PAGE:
And, as delays, unmet commitments and unexpected charges pile up, the health of your supply chain will quickly plummet.
Tactics for Handling Unpredictable Expenses
Be sure to make note of each time your supply chain makes it difficult to predict the monthly expenses associated with it and do some critical thinking:
- Are your vendors more expensive than you anticipated?
- Is this because they quoted you incorrectly or because of miscommunication?
- Is it next to impossible to project your cost-of-goods-sold into the future?
- Why are your internal expenses rising? Are there production inefficiencies that need to be addressed?
- Are your transportation providers charging you more than in the past or falling through consistently?
- Is this due to an adjustment in overall market pricing?
The answers to these, and similar questions should leave you with good indicators as to which aspect of your supply chain is falling short and give you a clear path forward.
Great businesses — with reliable supply chains — have no trouble budgeting on a monthly and quarterly basis. Address these issues now so that yours can be better going forward.
4. Lack of Standard Operating and Response Procedures
If your company doesn’t have systems in place that dictate the actions of key personnel to keep your supply chain moving, you’re opening yourself up to risk — especially should something go wrong.
Some of the best supply chains on earth got to where they are because of their built-in operating protocols — and responses for situations of failure or incident.
Look, the business world — particularly when it comes to the transportation of your freight — is fast-paced. In recognition of this, the healthiest supply chains have standard procedures in place to help them in the most urgent of circumstances.
Guidelines as to what steps must be taken to offload inbound goods, during the production of final commodities, to arrange for the transportation of freight and for a hundred other core actions, are crucial. Many businesses simply don’t have them in place though.
The gapping wholes in the supply chain of a business without standard operating procedures is only compounded when things go wrong. You see, without standard operating procedures to lean on in times of difficulty, a company’s ability to respond efficiently and effectively is left up to chance. You’ll want to avoid this where you can.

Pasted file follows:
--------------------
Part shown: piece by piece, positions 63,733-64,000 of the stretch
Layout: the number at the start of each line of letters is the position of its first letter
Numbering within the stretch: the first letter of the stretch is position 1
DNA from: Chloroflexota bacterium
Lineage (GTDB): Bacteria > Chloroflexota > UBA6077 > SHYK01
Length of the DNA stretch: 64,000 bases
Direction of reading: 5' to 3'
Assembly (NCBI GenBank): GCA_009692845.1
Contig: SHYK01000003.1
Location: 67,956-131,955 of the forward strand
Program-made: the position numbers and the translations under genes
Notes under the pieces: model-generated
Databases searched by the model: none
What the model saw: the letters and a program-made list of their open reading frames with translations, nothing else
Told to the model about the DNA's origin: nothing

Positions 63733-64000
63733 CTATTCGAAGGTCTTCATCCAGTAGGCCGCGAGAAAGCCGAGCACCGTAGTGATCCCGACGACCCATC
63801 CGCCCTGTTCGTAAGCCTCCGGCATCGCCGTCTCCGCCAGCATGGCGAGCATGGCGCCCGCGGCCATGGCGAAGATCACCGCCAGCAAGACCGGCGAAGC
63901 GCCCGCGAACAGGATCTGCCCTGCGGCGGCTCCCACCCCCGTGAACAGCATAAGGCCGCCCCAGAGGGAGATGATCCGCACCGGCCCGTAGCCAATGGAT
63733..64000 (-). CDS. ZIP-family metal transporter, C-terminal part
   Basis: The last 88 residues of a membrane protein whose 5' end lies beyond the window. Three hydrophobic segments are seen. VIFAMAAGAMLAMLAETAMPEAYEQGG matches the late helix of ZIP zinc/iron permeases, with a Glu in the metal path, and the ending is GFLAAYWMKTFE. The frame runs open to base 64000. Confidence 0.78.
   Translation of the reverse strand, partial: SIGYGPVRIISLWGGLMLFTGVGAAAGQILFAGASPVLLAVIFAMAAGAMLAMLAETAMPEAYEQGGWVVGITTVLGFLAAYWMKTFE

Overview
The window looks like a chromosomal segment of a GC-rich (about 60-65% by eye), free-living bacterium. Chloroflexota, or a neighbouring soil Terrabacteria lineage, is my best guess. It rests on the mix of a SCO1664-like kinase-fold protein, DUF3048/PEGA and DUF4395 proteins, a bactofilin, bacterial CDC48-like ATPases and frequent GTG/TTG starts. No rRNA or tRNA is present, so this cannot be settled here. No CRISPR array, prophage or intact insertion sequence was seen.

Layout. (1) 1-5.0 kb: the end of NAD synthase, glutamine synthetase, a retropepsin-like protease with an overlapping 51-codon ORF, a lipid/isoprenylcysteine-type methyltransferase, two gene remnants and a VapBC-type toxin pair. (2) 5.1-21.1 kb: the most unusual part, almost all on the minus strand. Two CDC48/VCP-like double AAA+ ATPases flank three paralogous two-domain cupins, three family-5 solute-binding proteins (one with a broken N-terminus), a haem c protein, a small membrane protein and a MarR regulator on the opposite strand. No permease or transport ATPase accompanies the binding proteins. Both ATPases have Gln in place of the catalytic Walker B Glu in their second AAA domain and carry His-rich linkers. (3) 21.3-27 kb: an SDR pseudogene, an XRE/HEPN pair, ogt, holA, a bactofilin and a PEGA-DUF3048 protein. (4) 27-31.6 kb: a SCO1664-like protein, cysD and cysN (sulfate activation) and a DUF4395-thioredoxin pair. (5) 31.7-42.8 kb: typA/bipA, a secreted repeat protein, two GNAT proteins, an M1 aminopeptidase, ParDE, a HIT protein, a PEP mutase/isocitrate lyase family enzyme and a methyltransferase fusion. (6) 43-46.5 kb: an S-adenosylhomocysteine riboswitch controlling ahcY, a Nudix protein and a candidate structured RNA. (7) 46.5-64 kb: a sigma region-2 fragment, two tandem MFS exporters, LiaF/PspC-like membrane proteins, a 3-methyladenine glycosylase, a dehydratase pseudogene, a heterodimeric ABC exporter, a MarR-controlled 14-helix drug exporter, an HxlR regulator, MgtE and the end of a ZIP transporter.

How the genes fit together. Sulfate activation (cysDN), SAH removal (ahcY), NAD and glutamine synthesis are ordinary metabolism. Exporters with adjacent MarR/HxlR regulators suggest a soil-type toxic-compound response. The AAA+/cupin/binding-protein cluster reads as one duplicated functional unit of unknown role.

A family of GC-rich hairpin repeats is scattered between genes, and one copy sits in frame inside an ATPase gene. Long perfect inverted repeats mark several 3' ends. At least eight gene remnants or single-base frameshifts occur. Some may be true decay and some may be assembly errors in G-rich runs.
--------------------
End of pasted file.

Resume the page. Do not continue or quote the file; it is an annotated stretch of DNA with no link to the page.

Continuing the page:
How to Develop Standard Operating Procedures
Don’t leave developing these procedures to the last moment.
Meet with each of your business’s core stakeholders individually. In these meetings, performance baselines and outline what’s expected of them when something goes wrong. These conversations should be had with the vendors you frequent, the transportation providers you utilize and all employees involved in your supply chain.
Externally, the businesses you’ll want to work with will have pre-existing systems in place for providing their service at the highest level. This includes how they’ll respond when things go awry. That said, every business is different and your needs probably won’t match their current procedures to a T.
As such, you’ll want to put together a custom plan of action with each of them.
Match their operating procedures with your own by:
- Expressing your overall goals for each partnership.
- Explaining where you’d like to be in a year (or other time period) and how you expect them to help you get there.
- Pinpointing what will happen when a delay occurs.
- Outlining the acceptable margin for error in response times.
- Deciding who is responsible for handling each recovery activity and who’s required to pay for what.
Agreeing on the handling of each of these core actions will help your supply chain — and partnerships — flourish for years to come.
ATS Can Help You Get More From Your Supply Chain
Optimizing a supply chain isn’t easy — especially with too many hands in the mix.
That said, with good providers in your corner you’ll find it far easier to do so.
Here at ATS we take pride in helping customers meet their transportation deadlines, maintain their budgets and come through for their customers. Often though, their ability to find a truck makes it hard for shippers to achieve these ends.
Enough is enough.
As transportation experts, we understand the things that shippers can do to make their freight more appealing to truck drivers looking to get the most from their allotted hours of service. It’s time you understood this too.
Download our free 12-Part Guide to Finding a Truck Faster and never miss a deadline again. Your supply chain will thank you for it.